The Other Side of Silence is a 2016 novel by Philip Kerr.
It is the 11th novel in Kerr's series following the eventful career of detective Bernie Gunther. The story opens in 1956 with Bernie, unjustly accused of being a war criminal and wanted by law enforcement agencies all over the world, laying low as a concierge at a hotel at Saint-Jean-Cap-Ferrat, on the French Riviera. He whiles away his time by playing bridge, but as it happens, time is weighing too heavily on the world-weary private eye, who has gone through several lifetime's worth of pain and suffering. In fact, he just tried to kill himself, by means of car exhaust in a closed garage—but the car stalled.
Bernie the bridge player is brought to the attention of none other than W. Somerset Maugham, the famous writer, who also is skilled at bridge. It turns out, however, that Maugham didn't really summon Bernie to play cards. No, Maugham is being blackmailed. It turns out that Maugham is both gay and a former MI6 spy, and there is an embarrassing photo out there of Maugham at a naked pool party with several other homosexuals, including Guy Burgess and Donald Maclean—two British spies who turned traitor and have recently defected to the Soviet Union. The blackmailer is Harold Hennig, an ex-Nazi and once a captain in the SD. Bernie and Hennig have an unpleasant history that goes back many years.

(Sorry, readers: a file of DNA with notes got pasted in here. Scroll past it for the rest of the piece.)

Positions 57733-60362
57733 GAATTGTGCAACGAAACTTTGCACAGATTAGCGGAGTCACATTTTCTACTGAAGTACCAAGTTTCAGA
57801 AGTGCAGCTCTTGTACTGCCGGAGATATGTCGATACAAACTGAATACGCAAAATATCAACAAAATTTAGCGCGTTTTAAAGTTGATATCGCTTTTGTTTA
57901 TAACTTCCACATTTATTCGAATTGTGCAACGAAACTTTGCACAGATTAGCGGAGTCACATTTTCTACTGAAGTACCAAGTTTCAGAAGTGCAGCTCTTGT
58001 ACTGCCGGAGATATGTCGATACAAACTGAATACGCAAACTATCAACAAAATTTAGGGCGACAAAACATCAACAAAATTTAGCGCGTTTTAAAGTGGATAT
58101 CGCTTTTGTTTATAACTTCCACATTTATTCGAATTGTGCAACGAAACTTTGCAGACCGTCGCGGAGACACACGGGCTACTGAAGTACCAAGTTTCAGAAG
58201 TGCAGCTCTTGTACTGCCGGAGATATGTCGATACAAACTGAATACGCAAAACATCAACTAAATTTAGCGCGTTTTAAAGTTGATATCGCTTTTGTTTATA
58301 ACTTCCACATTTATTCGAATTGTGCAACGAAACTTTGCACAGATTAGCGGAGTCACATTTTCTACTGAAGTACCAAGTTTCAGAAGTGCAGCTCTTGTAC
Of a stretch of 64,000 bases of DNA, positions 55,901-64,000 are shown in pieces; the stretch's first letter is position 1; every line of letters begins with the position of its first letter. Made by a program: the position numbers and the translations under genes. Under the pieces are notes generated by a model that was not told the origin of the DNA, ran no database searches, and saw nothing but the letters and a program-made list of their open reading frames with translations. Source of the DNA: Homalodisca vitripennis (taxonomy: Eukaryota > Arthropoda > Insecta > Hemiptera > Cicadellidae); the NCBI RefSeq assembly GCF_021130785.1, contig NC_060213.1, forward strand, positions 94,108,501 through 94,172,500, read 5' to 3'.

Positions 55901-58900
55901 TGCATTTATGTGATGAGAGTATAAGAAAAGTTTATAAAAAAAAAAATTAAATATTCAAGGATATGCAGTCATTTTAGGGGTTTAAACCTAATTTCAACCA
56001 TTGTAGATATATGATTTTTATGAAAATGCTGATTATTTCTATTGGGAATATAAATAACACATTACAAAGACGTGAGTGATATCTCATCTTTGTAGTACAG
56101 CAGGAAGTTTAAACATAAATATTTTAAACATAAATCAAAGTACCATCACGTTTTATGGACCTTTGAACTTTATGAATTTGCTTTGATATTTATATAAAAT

As per tradition in a Bernie Gunther novel, things get progressively more complicated. Tangentially involved is one Anne French, an aspiring writer who hopes to write a biography of Maugham and asks Bernie for his help. Anne and Bernie fall in love.
- And This Is for...: When Bernie pulls the gun on Harold, he actually says "This is for" the nine thousand people who died on the Wilhelm Gustloff, for his old CO Captain Frisch whom Harold destroyed, and for Irmela and her unborn child. Then he shoots and kills Harold.
- Blackmail: Harold Hennig is blackmailing Somerset Maugham with an incriminating photo. It turns out that the photo is just the ruse for a far more serious blackmail scheme, namely a threat to release a highly embarrassing recording of turncoat spy Guy Burgess.